Understanding whether we have a tendency to be busy just to be busy, rather than examining how it actually affects our productivity, can be a challenge. In this blog I explore the potential negative effects on Quiet Leaders and suggest three things you can try to challenge your ‘busy’ habit.
As we step out of the holiday season, and I hope you have had a chance to at least take some time to slow down, launching ourselves back into work, school and life in January can feel a bit daunting. Like drawing breath before a big plunge…
But when did busyness in and of itself become a measure of success? A badge? A rite of passage – ‘’yeah I’m good thanks, really, really busy’’.
If your calendar is full with back-to-back meetings and instant messages are pinging through every few minutes, you’re multitasking and not having time for breaks and lunch, it may feel like success. But in reality, how productive are Quiet Leaders in this ‘busy’? And for how long?
It can be quite a pull. A temptation. I am needed, I am productive, I am, well, busy. So I am important and influential. And who doesn’t want to feel valued as a leader? But in reality it might be overwhelm and burnout waiting to happen.
A quiet colleague once gave me some advice in the middle of an emergency response at work. He reckoned the only way to find any pause to think, overwhelmed by the sheer urgency and pace for weeks on end, was to either ‘hide in the loos for a bit’, or even better – walk about purposefully yet aimlessly from point to point in the building with a piece of paper in your hand. That way you weren’t ‘in the loo AWOL’, and looked busy, but you were actually just re-finding your wits.
As a quiet leader, as a rule, we don’t thrive in these environments, but ‘fitting in’, doing what others do, can feel like it’s the only way. As the perceived urgency increases, extroverts need things to happen faster, answers to come quicker, yet when you’re taking on more information as a quiet leader, you need more time to process it before making a decision. Not a win-win situation!
At times it’s important as leaders to work at pace, to deal with emergencies – decisions have to be made rapidly and a good one, not the best one, will do. But day in, day out trying to lead as someone else, who has an extrovert brain and a less naturally sensitive nervous system, is a different matter – trying to ‘get better at it’, drinking more coffee, ‘just keeping going’ only works for a time.
As Quiet Leaders our brains work differently, we need time alone to process what’s happening throughout the day, to link ideas together to find solutions, work things out. Fast decisions, on reflection, are often not the best. Undoing, backtracking, or rectifying mistakes that could have been foreseen with a little more thinking time, all cancel out the speed and perceived efficiency.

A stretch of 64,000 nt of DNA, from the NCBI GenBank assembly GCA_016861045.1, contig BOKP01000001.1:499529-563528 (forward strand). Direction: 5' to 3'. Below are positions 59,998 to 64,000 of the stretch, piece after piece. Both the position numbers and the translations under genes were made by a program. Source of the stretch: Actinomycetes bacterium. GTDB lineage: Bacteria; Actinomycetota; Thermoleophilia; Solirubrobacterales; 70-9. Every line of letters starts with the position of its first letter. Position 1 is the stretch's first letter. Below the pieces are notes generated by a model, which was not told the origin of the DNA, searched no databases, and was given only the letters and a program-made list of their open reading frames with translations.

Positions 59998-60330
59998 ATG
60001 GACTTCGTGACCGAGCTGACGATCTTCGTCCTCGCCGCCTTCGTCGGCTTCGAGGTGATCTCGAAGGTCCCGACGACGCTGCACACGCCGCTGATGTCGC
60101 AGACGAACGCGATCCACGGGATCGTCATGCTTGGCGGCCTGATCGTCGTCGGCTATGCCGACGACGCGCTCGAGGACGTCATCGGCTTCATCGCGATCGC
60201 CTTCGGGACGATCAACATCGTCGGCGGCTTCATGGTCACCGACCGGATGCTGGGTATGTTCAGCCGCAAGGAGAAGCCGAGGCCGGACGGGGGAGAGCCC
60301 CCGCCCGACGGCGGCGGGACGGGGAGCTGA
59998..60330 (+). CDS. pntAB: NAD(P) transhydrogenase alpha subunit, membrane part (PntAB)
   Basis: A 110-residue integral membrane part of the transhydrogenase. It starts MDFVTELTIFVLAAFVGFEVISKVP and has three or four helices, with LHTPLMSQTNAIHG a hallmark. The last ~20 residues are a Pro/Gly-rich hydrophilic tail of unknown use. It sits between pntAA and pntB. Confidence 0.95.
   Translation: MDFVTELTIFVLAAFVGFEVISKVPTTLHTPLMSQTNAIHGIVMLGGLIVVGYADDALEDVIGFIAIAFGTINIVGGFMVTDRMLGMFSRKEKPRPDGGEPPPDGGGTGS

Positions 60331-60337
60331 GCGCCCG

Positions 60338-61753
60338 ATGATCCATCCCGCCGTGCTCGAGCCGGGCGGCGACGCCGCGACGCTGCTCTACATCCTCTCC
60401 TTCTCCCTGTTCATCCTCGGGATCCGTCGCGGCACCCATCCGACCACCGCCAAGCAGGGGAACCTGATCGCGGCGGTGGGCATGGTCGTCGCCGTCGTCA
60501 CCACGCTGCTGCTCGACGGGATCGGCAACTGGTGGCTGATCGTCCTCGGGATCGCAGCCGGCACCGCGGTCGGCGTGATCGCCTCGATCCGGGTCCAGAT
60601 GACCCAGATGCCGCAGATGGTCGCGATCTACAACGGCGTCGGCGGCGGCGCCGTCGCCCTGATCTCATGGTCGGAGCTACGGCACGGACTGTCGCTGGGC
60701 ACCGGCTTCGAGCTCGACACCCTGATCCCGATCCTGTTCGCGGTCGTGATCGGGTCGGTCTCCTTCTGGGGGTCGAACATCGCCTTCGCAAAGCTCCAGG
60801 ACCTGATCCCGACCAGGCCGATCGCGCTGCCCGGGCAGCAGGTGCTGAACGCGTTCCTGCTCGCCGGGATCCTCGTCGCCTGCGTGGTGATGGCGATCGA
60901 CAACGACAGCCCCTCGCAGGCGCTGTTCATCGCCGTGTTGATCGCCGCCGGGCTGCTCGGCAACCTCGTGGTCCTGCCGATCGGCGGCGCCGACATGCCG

Plus the stimulation of the rapid fire communication and interactions can drain Quiet Leaders very quickly, without any pauses built in to think alone, and our stress levels increase. Which all detracts from the great strengths of a quiet leader – thinking deeply, pausing to make great decisions, listening, creativity, empathy and connection. And ultimately personally becoming exhausted, overwhelmed and burned out.
So how to find the balance?
Stepping down from this sort of busy when it feels like the only way to do things, when it feels like a measure of conscientiousness and commitment, is really, really, hard. So here’s a few things you could try.
3 tips to challenge the ‘busy’ habit…
1. Get real about your strengths.
As a quiet leader, it’s unlikely your strengths are sustained energy and spontaneity in relentless interactions and meetings – your energy is going to get drained pretty quickly. It’s just not who you are. So think about where your strengths in these interactions are – what are people asking from you, needing, wanting from you?
Is it your wisdom, ability to reflect and come up with great ideas, unique insights, customer empathy, to pull intangibles all together into a proposal? See all ends? If so, how can you give yourself the energy to utilise these strengths, so you can contribute and be at your best? What can you do between and beforehand?
Maybe less really is more.
2. Notice your energy
When are you most tired in the day? When do you find it hard to concentrate? When does your head feel like it’s so full of smoke and cat fur that you cannot have one sensible thought, and a decision whether to have tea or coffee feels like a life changing epic conundrum? Ask yourself – What happened beforehand that day or the day before? Did you have a run of 3 hours of back-to-back meetings? Were you travelling? In the open plan office all morning under bright lights and loads of noise? What time of day was it?
And most importantly when are you ‘on fire’? Enlivened, thoughts and innovative solutions flow effortlessly… Is it after time alone? A break? Time reflecting on your commute? A walk? When you’re working at home? An early night? Listening to a Podcast on the way to work?
Knowing this, how can you bring more energy into your day and your week?
3. Dare yourself to experiment
Use steps 1 and 2 to take one action this week to intersperse your busyness with pause, and see what happens. Thinking of it as an experiment might help – so you’re not thinking it’s forever, or
that it’s a big change which may change people’s perception of you. You’re just trying it out.
Block out breaks between meetings, turn instant messenger on silent or unavailable for when you need to concentrate (you might need to tell your team what you’re doing – another experiment!), even say you’ll be 10 mins late or need to leave 10 mins early if the meetings are already booked back-to-back. Take a walk at lunchtime, take your lunch. You can judge what’s best, best. See what happens. How do people react? How do you feel?
People may care less than you think – it may be the results they notice more.